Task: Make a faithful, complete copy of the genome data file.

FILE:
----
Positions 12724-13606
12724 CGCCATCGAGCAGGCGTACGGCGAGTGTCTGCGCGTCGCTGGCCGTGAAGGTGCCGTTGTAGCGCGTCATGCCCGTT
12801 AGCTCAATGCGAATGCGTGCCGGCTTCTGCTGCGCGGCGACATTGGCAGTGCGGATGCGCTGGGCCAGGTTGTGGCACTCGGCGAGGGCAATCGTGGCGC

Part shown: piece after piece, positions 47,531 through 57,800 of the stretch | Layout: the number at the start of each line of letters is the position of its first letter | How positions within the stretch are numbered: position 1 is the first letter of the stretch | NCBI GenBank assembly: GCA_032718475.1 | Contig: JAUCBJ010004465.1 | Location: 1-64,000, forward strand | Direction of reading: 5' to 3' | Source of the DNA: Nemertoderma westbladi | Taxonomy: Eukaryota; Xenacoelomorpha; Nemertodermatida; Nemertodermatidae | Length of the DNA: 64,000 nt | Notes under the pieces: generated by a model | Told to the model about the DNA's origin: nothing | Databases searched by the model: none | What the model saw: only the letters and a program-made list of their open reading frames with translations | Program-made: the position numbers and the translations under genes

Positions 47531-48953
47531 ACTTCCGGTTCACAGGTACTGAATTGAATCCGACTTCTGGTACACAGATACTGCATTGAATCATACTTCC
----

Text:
Positions 12724-13606
12724 CGCCATCGAGCAGGCGTACGGCGAGTGTCTGCGCGTCGCTGGCCGTGAAGGTGCCGTTGTAGCGCGTCATGCCCGTT
12801 AGCTCAATGCGAATGCGTGCCGGCTTCTGCTGCGCGGCGACATTGGCAGTGCGGATGCGCTGGGCCAGGTTGTGGCACTCGGCGAGGGCAATCGTGGCGC

Part shown: piece after piece, positions 47,531 through 57,800 of the stretch | Layout: the number at the start of each line of letters is the position of its first letter | How positions within the stretch are numbered: position 1 is the first letter of the stretch | NCBI GenBank assembly: GCA_032718475.1 | Contig: JAUCBJ010004465.1 | Location: 1-64,000, forward strand | Direction of reading: 5' to 3' | Source of the DNA: Nemertoderma westbladi | Taxonomy: Eukaryota; Xenacoelomorpha; Nemertodermatida; Nemertodermatidae | Length of the DNA: 64,000 nt | Notes under the pieces: generated by a model | Told to the model about the DNA's origin: nothing | Databases searched by the model: none | What the model saw: only the letters and a program-made list of their open reading frames with translations | Program-made: the position numbers and the translations under genes

Positions 47531-48953
47531 ACTTCCGGTTCACAGGTACTGAATTGAATCCGACTTCTGGTACACAGATACTGCATTGAATCATACTTCC